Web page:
Study: Autism likely begins during pregnancy

The AP reports that a small postmortem study published in the New England Journal of Medicine suggests that autism begins in the latter part of pregnancy. The study “examined brains from children who died found abnormal patterns of cell growth in” children with autism.

These “clusters of disorganized brain cells were discovered in tissue samples from brain regions important for regulating social functioning, emotions and communication,” all areas that are problematic for youngsters with autism.

What’s more, “the abnormalities were found in 10 of 11 children with autism, but in only one of 11 children without the disease.”

Bloomberg News reports that the study’s “findings also suggested that the disruption of cell development in the brain probably occurred in the second and third trimesters … said” Eric Courchesne, PhD, director of the University of California at San Diego’s Autism Center of Excellence, “in a telephone interview.” Courchesne is one of the study’s senior authors.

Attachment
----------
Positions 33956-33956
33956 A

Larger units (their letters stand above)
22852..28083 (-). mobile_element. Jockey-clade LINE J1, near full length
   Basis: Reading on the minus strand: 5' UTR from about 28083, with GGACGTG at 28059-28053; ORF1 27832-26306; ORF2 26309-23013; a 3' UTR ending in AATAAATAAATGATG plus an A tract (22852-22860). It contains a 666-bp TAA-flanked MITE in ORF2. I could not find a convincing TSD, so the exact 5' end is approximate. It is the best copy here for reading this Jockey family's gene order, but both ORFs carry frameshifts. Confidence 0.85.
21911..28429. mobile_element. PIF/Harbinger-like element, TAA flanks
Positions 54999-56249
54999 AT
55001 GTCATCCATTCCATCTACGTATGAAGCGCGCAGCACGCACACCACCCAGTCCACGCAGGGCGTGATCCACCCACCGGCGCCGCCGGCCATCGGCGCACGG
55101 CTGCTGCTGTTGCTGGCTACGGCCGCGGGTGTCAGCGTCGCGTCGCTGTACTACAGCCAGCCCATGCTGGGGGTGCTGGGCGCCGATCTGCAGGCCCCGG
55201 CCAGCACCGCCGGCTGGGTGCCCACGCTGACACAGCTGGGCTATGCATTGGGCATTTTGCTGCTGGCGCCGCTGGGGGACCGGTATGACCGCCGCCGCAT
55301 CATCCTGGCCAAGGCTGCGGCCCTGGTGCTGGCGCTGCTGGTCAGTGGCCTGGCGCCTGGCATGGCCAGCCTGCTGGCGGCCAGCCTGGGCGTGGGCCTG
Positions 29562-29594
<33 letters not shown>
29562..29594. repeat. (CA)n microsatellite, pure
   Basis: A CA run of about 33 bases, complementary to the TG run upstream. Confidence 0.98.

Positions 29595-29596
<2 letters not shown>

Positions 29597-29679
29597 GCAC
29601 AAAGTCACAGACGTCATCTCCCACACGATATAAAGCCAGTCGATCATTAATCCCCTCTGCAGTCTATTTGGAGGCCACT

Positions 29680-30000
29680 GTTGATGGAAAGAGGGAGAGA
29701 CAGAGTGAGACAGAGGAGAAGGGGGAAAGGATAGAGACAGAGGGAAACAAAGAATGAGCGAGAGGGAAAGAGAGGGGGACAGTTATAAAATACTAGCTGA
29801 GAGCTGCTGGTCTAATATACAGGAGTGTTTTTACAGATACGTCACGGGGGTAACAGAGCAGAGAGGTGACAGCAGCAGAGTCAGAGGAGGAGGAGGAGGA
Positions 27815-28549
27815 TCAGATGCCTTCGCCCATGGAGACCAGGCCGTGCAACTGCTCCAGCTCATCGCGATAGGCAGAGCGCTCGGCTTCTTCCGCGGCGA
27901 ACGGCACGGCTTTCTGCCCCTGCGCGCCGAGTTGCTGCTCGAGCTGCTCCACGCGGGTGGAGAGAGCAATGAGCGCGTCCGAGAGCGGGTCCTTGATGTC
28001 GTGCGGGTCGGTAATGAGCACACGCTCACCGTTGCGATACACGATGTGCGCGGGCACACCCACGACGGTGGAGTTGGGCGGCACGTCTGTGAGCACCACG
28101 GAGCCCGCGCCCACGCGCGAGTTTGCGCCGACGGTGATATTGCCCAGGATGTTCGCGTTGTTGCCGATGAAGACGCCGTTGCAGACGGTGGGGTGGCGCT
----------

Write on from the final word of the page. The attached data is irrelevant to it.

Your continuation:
U-T San Diego reports that finding signs of brain abnormalities in children with autism “is important because previous studies of adult brains may have missed childhood abnormalities, the study said.”

Children with autism have enlarged brains, but that “overgrowth disappears by adulthood.”

Thomas Insel, MD, director of the National Institute of Mental Health, which sponsored the research, “said the study ‘highlights the critical need’ for autopsy brain tissue to gain a better understanding of autism.”

It may turn out that autism is caused by an aberrant pattern of genetic activity that can be prevented, Menon said.

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